Rather than get angry and defensive (at least not publicly), Spirit’s CEO Ben Baldanza decided that the problem could be a failure to communicate. After all, over the past five years, eight out of 100,000 customers have complained, leaving 99,992 people who didn’t. He decided to respond with an explanation.

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THIS JUST IN: Equifax Sued by ‘God’

THIS JUST IN 2As a refresher, why do we do this column in PRNewser?

At PRNewser, we love the random tips and toolslisticles and ancillary research. However, we’ve noticed certain stories trending in the news recently: crap that just can’t be grouped with anything else other than, well, other crap.

So, you see, at times there are PR stories that don’t fit snugly in a cushy box. And this particular tale could be terrible PR: not for the big guy upstairs but for the big credit bureau downstairs.

No, this isn’t a joke. No, this isn’t a slap on the church wrist. This is real — “God” is suing credit authority bureau Equifax for taking his name in vain by refusing to believe that it’s real.  Read more

The Multifaceted Asian Consumer Market

Uniqlo Store SoHo Mannequins1 Cropped“Overall Asia is a market in flux, with radical changes and an influx of tech and global brands. It creates a society where consumers are being pulled in different directions”, said Bernd Schmitt. Not only are there distinctions between developed and emerging Asian countries, but he noted it’s also important not to generalize or stereotype Asian consumer and cultural trends.

Schmitt’s perspective is based on extensive experience living, working and traveling throughout Asia. He’s a visiting professor at Singapore’s Institute on Asian Consumer Insight (ACI) and professor at New York’s Columbia Business School. He recently spoke at an event in New York about his latest book, The Changing Face of the Asian Consumer. Joining him were panelists Colin Mitchell, Ogilvy & Mather’s worldwide head of planning, and Brian Buchwald, CEO/co-founder of Bomoda, a marketplace for Chinese consumers to purchase premium global brands.

The main takeaways focus on the interplay of economic, cultural, brand and market factors.

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Mazda Recall Is an Arachnophobe’s Worst Nightmare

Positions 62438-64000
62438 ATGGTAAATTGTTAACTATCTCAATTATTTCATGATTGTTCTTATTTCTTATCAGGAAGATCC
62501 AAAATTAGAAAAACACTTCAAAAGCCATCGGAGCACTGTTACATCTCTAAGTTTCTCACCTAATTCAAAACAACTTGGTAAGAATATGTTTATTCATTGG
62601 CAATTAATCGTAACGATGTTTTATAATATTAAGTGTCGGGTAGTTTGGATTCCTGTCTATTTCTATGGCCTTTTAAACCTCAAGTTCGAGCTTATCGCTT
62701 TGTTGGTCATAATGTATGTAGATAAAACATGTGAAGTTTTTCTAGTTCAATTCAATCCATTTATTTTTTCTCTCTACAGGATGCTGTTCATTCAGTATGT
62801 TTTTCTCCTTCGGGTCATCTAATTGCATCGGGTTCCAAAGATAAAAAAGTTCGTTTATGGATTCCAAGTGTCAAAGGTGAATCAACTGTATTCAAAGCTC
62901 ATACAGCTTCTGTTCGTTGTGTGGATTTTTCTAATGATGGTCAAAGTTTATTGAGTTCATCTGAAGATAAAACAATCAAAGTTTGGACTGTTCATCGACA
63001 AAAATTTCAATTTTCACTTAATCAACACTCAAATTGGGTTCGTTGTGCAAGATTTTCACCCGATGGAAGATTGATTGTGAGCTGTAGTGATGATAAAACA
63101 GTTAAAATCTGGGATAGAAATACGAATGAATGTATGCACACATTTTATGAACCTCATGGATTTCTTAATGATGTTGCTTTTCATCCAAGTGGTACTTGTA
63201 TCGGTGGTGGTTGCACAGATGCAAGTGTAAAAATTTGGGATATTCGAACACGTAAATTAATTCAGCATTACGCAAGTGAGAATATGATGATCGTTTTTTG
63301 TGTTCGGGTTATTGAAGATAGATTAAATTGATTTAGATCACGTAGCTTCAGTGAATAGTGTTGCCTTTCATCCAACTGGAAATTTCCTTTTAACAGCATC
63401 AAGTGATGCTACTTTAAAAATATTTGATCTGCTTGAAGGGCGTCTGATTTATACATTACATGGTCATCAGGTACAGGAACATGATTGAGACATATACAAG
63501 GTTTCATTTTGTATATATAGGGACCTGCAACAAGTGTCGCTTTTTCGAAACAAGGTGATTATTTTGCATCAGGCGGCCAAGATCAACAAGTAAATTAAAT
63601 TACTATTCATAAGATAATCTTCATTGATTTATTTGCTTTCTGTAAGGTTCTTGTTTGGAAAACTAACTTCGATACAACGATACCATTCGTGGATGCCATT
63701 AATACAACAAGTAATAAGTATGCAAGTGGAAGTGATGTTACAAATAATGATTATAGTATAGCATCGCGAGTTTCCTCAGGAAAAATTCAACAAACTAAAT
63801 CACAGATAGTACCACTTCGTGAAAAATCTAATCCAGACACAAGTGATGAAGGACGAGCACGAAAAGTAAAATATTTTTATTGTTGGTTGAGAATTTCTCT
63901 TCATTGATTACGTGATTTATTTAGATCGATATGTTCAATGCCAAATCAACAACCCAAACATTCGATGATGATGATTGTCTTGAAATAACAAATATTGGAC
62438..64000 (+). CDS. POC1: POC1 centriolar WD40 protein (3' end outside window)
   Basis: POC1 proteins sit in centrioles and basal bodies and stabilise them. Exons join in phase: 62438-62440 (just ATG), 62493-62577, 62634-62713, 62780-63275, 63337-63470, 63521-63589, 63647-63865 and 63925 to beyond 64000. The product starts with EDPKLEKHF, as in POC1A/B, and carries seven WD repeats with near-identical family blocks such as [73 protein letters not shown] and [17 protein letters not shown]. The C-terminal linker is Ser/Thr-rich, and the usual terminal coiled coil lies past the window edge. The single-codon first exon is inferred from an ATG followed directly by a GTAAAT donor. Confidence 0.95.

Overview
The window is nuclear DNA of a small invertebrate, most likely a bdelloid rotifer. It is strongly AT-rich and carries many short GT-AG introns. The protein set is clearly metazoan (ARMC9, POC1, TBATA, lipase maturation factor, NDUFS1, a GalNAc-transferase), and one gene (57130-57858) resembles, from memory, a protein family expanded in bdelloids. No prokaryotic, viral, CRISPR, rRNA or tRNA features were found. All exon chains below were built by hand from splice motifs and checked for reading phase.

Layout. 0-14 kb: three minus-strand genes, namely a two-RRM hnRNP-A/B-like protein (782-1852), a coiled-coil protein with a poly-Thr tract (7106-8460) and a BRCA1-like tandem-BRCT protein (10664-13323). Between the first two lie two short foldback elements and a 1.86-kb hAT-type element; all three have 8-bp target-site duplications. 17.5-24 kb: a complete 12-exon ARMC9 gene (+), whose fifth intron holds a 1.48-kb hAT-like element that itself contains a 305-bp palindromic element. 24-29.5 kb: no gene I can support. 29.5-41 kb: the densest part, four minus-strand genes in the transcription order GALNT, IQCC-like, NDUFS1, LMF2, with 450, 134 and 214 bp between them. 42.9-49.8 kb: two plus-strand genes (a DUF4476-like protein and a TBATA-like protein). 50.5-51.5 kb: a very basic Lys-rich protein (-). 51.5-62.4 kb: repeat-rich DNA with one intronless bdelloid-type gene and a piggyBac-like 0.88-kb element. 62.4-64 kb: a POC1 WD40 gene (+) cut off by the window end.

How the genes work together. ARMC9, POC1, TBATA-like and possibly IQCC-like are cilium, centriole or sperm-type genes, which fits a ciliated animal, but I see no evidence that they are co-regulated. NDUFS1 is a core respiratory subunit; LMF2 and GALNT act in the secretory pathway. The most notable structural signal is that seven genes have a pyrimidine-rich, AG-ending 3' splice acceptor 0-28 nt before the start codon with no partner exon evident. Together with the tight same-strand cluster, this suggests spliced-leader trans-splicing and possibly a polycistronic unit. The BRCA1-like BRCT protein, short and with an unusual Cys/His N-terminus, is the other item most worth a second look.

*Someone needs to give me a medal for inserting this image into this post without yielding to a complete mental breakdown

Disclaimer: This PRNewser writer is the definition of an arachnophobe — meaning, I would sooner hop into a burning car than one filled with spiders. Think that’s kind of a strange and specific example? Think again.

I learned about this bit of news via a text from a loving family member who has spent our lives demonstrating that love through acts of spider-related harassment. “Hear about the Mazda6 recall?” it read. “It’s your worst nightmare.”

According to Reuters, for the second time in three years, an eight-legged engineering challenge called the Yellow Sack Spider has caused Mazda Motor Corp to issue a major recall for Mazda6 sedans in North America; the spider, which likes the smell of gasoline (who doesn’t?) weaves a web that blocks a vent in the engine. These webs can restrict fuel flow, reducing fuel tank pressure when the emission control system releases vapors from the evaporative canister. This can put extra stress on the fuel tank, which could potentially crack and leak fuel, increasing the risk of a fire.

That’s right. Spiders are trying to blow you up. Read more

Putting ‘Real Women’ In Marketing Campaigns Is Quickly Becoming A Gimmick

betabrandTrend alert! Lots of brands are using “real women” (and “real people” in general) to sell their product.

Recently, it was Betabrand, an online retailer of crowdsourced clothing based in San Francisco, that got a lot of buzz for the campaign it launched for its latest collection. Rather than using models, the company outfitted PhDs with the new clothes.

“Our designers cooked up a collection of smart fashions for spring, so why not display them on the bodies of women with really big brains?” founder Chris Lindland told AdWeek. Sigh… sure, why not.

This isn’t the first time the brand has done this sort of thing, so the company and its founder are committed to the idea. And we’re in favor of brands using images that reflect and celebrate all the wonderful and beautiful things that women are. But what started as a cool way to showcase a product and the women who would be using it has turned into the bland and somewhat offensive thing that Lindland describes in that quote.

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Autopay Sucks Because You Could Die and No One Would Care

autopayIt’s not like banks need any bad PR but thanks to always being peer pressured into putting your bills on auto pay or the mean girls will point at you and laugh, there’s some serious uncool image goings on here.

Meet Pia Farrenkopf of Pontiac, Mich. 

Well, you can’t really meet her because she’s dead. In fact, according to WXYZ-7 (ABC), Pia has been dead for possibly six years… yet, was just found this past week. Why? Damn Auto Pay! Yes, really.

Find out how after the jump…